IWD V2 2022 - Large

Empowering women entrepreneurs for a sustainable future

International Women’s Day 2022 is dedicated to the women who are leading the charge on climate change adaption and building a sustainable future for us all. On this occasion, we spotlight the women social entrepreneurs IKEA Social Entrepreneurship works with in agriculture.

One in three of the social entrepreneurs IKEA Social Entrepreneurship supports are active in food and agriculture. Many of them are women who lead enterprises that create better jobs and improve daily lives for women in rural communities. They welcome the accelerator programmes co-created with our local partners and in some cases, their business partnerships with IKEA, as powerful ways to strengthen their strategies for positive change.

During the accelerators, the entrepreneurs receive mentoring, coaching and masterclasses. IKEA co-workers from across the globe share their knowledge and experience to support them while they grow their business and impact.

Few opportunities to grow

To make agriculture sustainable, gaps between men and women rural producers have to be closed. According to the UN Food and Agriculture Organisation (FAO), women’s inclusion in agriculture will increase productivity and reduce poverty and hunger. In many countries where our accelerator programmes take place, women make up an important part of the people who work the land, but they face many barriers. They have more difficulties than men to get loans, investments, technical assistance and access to markets.

Land ownership is another challenge women face in many parts of the world. Vava Angwenyi, founder and CEO of Vava Coffee in Kenya says:

In my country, eighty percent of the agricultural work is done by women. They tend the coffee trees, produce the beans and nurture the farms, but they don’t own the land. And since they don’t have their own bank accounts either, men keep controlling the money that comes in.  

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Vava Coffee CEO Vava Angwenyi controlling locally grown coffee bean quality.

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Be more innovative farmers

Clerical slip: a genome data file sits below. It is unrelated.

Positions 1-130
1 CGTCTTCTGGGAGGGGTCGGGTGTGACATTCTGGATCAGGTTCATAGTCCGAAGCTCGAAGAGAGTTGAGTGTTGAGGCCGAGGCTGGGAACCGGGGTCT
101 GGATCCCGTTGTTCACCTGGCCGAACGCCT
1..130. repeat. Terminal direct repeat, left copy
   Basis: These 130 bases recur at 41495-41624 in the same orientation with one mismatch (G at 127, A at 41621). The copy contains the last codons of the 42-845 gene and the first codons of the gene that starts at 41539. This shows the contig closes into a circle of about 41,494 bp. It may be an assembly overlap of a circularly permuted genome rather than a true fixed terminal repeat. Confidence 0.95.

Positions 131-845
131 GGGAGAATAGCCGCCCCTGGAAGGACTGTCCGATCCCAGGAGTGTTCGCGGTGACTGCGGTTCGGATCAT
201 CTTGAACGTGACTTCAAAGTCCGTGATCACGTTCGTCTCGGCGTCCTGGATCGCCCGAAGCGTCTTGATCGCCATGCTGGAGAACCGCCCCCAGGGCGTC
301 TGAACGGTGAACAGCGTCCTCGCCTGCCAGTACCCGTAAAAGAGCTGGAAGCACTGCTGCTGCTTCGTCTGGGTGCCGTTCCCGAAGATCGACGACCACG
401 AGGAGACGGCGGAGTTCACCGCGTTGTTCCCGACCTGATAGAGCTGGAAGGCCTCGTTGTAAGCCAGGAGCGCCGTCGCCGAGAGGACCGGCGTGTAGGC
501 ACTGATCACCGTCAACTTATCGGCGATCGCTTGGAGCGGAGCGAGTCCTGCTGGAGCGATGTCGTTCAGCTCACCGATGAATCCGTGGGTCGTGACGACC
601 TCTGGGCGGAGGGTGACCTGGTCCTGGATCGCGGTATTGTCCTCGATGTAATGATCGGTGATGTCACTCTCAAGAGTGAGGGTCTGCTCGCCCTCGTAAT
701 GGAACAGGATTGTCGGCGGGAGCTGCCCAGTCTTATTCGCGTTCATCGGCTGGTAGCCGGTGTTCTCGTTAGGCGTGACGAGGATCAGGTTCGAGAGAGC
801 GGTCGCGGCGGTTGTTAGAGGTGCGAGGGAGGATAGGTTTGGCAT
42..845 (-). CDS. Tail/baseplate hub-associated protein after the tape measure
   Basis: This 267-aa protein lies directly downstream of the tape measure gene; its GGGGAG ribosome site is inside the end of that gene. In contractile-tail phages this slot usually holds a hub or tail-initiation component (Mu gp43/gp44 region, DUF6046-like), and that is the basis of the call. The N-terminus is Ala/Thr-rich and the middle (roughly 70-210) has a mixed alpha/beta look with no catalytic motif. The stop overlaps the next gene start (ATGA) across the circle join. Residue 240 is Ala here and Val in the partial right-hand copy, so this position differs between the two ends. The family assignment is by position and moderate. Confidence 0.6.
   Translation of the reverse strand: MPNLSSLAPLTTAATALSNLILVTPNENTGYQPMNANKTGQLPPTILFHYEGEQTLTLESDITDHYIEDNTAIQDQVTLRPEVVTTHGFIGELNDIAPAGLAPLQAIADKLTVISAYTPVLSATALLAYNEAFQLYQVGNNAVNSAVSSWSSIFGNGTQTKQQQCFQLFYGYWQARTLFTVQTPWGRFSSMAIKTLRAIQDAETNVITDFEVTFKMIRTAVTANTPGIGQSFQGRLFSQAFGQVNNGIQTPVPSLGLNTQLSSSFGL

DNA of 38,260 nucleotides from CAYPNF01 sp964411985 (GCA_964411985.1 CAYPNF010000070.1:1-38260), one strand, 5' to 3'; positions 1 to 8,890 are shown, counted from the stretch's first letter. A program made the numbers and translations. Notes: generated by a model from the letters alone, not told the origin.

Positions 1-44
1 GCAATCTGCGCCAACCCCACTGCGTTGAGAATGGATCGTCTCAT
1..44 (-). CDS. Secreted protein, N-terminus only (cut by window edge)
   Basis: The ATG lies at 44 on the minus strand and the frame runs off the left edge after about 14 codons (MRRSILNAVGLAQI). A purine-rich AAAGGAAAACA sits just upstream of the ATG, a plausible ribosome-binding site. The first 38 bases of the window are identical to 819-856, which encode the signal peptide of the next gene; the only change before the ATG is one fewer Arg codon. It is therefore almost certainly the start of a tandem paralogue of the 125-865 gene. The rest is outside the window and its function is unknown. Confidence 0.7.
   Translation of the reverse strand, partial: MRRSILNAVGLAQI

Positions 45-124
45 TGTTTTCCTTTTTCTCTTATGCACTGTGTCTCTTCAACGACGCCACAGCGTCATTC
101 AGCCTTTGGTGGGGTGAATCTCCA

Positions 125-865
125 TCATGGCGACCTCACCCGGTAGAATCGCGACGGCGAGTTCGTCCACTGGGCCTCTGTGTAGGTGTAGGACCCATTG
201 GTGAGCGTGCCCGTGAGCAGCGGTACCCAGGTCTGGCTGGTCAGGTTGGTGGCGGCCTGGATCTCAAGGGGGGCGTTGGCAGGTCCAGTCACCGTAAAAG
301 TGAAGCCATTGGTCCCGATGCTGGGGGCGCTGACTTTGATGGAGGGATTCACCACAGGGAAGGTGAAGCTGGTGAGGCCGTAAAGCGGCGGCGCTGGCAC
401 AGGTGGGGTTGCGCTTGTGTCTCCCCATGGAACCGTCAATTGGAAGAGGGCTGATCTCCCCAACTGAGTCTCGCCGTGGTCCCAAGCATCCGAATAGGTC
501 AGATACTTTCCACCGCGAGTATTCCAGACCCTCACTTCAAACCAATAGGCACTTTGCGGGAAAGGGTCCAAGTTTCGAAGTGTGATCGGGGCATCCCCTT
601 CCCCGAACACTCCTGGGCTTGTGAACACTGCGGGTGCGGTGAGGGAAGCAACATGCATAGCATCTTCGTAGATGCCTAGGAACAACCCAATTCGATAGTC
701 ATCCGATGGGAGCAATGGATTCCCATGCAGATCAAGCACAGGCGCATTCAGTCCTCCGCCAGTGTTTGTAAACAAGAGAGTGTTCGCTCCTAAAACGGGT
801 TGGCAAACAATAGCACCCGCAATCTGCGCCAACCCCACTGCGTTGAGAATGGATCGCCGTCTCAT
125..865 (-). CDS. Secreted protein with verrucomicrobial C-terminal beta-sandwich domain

Dedicated to providing a stable income for coffee growing communities, working from seed to cup in a way that promotes a healthy planet, Vava Coffee puts more power in the hands of smallholder producers, including women. Vava explains:

We ensure that the women farmers can sell their coffee to us for the next five to ten years and we pay them better prices. We also give them training and support to increase their knowledge so they can be more innovative and modern farmers. 

Participating in the East Africa accelerator programme co-created with our partner Acumen was an opportunity to bring in fresh perspectives. Vava shares: 

The meetings with the IKEA coaches enabled us to come up with smart new ideas to market Kenyan quality coffee in a way that respects local communities.

Collaboration over competition

Social entrepreneurs, men and women, start out with a desire to make a positive change beyond profits. To be successful, they have to change traditional patterns of behaviour, cultural norms, and mindsets. Findings from an Ashoka study show that this is something women leaders are especially good at. Overall, they show empathy, promote collaboration and manage crises and conflicts well, while they favour collaboration over competition.  
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Green Pot Enterprises CEO Caroline Kariuki working with the Masai community.

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Resilience is another quality that sets women apart, thinks Caroline Kariuki. She is the co-founder and CEO of Green Pot Enterprises, Kenya’s first fully integrated bamboo company. Their operations range from large-scale eco-friendly nurseries to a bamboo factory and an online platform that sells wooden and green energy products. The social enterprise creates quality employment and business opportunities for thousands of people, particularly women and youth.

My co-founder Kuki Njeru and I had this big vision about creating a new forest in a sustainable way that is unique in Kenya. Since we started, our business kept growing and growing. But it’s not an easy journey. As an entrepreneur, you sacrifice so much and many times the returns come much later. As women, we’re resilient and patient enough to go through the phases of scaling a business even when things don’t always go smoothly. 
Caroline Kariuki, co-founder and CEO of Green Pot Enterprises

Weaving mothers

Caroline appreciates the support from IKEA coaches she received during the East Africa accelerator:

They gave us priceless insights in how to deliver better value to clients and measure our impact. As a company working with sustainability and climate change, we are in a good place to make a difference for our communities and our women. Now we know how to make even more people around our business thrive.